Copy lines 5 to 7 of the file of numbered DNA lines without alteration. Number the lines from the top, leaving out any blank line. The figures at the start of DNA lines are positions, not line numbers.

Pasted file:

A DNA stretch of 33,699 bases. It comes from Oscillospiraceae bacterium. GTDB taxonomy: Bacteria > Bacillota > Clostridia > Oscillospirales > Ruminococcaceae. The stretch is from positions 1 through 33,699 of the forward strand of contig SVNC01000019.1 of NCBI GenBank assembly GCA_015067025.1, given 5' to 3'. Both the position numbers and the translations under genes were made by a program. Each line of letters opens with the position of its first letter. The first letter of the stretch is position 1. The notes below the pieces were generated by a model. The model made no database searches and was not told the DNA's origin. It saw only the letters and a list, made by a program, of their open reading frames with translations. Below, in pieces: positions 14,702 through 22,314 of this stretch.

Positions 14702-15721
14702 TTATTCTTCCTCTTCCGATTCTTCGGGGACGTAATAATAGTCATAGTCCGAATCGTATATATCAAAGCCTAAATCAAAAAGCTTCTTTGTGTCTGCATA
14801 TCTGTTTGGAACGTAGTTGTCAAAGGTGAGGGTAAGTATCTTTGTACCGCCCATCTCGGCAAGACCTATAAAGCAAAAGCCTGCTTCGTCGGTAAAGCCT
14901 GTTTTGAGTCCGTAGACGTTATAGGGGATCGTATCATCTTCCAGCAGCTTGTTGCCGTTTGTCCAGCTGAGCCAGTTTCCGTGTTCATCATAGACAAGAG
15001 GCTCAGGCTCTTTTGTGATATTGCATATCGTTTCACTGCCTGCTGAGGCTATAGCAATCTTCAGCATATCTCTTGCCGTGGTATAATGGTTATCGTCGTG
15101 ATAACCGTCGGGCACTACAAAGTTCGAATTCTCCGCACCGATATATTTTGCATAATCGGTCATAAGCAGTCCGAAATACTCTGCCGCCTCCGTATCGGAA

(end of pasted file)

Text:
14901 GTTTTGAGTCCGTAGACGTTATAGGGGATCGTATCATCTTCCAGCAGCTTGTTGCCGTTTGTCCAGCTGAGCCAGTTTCCGTGTTCATCATAGACAAGAG
15001 GCTCAGGCTCTTTTGTGATATTGCATATCGTTTCACTGCCTGCTGAGGCTATAGCAATCTTCAGCATATCTCTTGCCGTGGTATAATGGTTATCGTCGTG
15101 ATAACCGTCGGGCACTACAAAGTTCGAATTCTCCGCACCGATATATTTTGCATAATCGGTCATAAGCAGTCCGAAATACTCTGCCGCCTCCGTATCGGAA